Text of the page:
The best place to grab a Pastel de Nata if…

…you’re visiting the Belem region: Pastéis de Belém, which is thought to be the home of the original Pastel de Nata recipe. This is proven by the size of the queue outside the shop door, the largest queue we saw (this was even in the pouring rain!). Pastéis de Belém opens at 8am every day, so if you don’t fancy queuing for half an hour make sure you get there nice and early 😊

…you’ve spent the day at Castelo de São Jorge: Pastry Santo Antonio, this place was my personal favorite and the best Pastel de Nata I had in Lisbon, it was baked to perfection. The perfect espresso and pastry stop after a long afternoon exploring the beautiful castle. 

…you want to watch the bakers in action: Manteigaria allows you to see the Pasteis de Nata’s being made while you watch through the glass windows. There is no space to sit so take your pastries away and enjoy them in the sunshine or grab a large take away box – they will keep for up to 3 days. 

Eat at Timeout Market

Time Out Market is one of the most well-known places to grab a bite to eat in Lisbon for good reason. There aren’t many places where you can find 24 restaurants, 8 bars, shops and a high-end music venue all under one roof! There are tons of different options apart from the award-winning Portuguese cuisine (they have a Manteigaria bakery here too!), including Asian, seafood, burgers and desserts. Time Out Market has something for everyone! Check out the Super Bock Experience while you’re there for an education in pouring your perfect pint. Also, a great option if you are unlucky (like us ☹) to have an afternoon or day of rain as the majority is based indoors.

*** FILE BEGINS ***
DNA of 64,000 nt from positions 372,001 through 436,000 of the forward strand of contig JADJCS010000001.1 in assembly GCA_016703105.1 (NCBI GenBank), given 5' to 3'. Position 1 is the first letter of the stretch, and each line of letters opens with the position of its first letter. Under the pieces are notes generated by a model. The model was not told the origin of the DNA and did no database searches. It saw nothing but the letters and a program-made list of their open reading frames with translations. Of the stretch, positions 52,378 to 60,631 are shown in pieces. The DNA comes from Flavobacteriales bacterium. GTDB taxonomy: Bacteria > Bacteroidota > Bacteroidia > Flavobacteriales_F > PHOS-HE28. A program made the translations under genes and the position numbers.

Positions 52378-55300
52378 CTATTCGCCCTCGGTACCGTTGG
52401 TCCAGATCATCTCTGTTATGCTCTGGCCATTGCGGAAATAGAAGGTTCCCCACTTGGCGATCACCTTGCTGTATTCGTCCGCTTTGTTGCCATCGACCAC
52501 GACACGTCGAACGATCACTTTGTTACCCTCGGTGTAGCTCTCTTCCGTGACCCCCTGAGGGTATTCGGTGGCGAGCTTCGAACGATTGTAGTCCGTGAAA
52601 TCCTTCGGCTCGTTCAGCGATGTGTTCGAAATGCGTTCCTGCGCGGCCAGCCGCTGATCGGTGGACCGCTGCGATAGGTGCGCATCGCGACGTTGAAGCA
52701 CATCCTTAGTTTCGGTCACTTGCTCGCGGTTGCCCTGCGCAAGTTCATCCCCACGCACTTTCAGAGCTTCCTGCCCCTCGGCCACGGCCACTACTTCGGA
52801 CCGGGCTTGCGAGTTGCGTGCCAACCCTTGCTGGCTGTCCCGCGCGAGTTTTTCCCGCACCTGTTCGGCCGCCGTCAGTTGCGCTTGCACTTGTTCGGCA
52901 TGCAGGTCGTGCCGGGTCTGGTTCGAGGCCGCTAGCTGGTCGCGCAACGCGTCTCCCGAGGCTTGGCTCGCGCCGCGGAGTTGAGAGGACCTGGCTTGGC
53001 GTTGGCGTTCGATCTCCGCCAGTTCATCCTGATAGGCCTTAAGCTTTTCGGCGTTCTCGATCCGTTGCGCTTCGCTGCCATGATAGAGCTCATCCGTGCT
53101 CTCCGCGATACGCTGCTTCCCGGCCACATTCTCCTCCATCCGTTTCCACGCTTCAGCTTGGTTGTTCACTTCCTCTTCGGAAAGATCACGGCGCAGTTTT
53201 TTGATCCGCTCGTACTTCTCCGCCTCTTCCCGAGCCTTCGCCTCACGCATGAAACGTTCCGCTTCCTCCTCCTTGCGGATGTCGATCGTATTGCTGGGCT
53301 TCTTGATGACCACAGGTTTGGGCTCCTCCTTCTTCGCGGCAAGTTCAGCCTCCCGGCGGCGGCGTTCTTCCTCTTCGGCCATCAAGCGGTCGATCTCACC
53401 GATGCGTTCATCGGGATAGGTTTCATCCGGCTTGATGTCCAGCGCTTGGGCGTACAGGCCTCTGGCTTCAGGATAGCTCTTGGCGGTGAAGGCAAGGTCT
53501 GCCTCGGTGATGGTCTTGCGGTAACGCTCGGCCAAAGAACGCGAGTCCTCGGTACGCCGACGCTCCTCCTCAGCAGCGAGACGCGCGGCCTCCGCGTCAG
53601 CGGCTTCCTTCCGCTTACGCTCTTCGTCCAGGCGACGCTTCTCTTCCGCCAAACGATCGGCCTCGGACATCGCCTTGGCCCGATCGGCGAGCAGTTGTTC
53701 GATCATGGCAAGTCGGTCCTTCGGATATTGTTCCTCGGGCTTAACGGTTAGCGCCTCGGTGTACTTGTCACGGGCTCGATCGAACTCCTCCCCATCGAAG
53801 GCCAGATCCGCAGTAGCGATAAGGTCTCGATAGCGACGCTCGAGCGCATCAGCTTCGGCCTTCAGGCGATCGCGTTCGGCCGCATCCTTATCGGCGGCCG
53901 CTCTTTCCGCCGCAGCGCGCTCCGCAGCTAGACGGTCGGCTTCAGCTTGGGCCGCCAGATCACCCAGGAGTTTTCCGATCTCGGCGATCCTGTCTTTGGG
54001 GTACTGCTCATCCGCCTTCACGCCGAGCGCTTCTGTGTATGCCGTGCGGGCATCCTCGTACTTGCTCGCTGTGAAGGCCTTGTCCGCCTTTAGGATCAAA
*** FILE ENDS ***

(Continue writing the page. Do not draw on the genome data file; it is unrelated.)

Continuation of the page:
Head to the top of the Santa Justa Elevator

For one of the best viewpoints in the city, make sure you head down to the Elevador de Santa Justa. The elevator was opened at the turn of the 20th century to assist with navigating the hilly districts of  Baixa and Largo do Carmo (Carmo Square). Nowadays the elevator offers tourists a seven storey ride to the top of the viewing platform.

TIP: there is a very easy walking route up to the viewing platform which avoids the seemingly endless queue for the elevator itself, read about how to get there here (Please do this 😊).

Drink some craft beer

Something that might surprise you about Lisbon is that Sagres and Super Bock aren’t the only choices of beer on offer nowadays! (although we do love them too! 😊). The craft beer scene has well and truly taken hold in Portugal and there are several great spots in the city to enjoy a few crafty cold ones.

Our personal favourites are; Duque Brewpub, Lisbon’s first brewpub, specialising in local beers as well as their in-house brews. 

Their cured meat platter and homemade bread is amazing as well!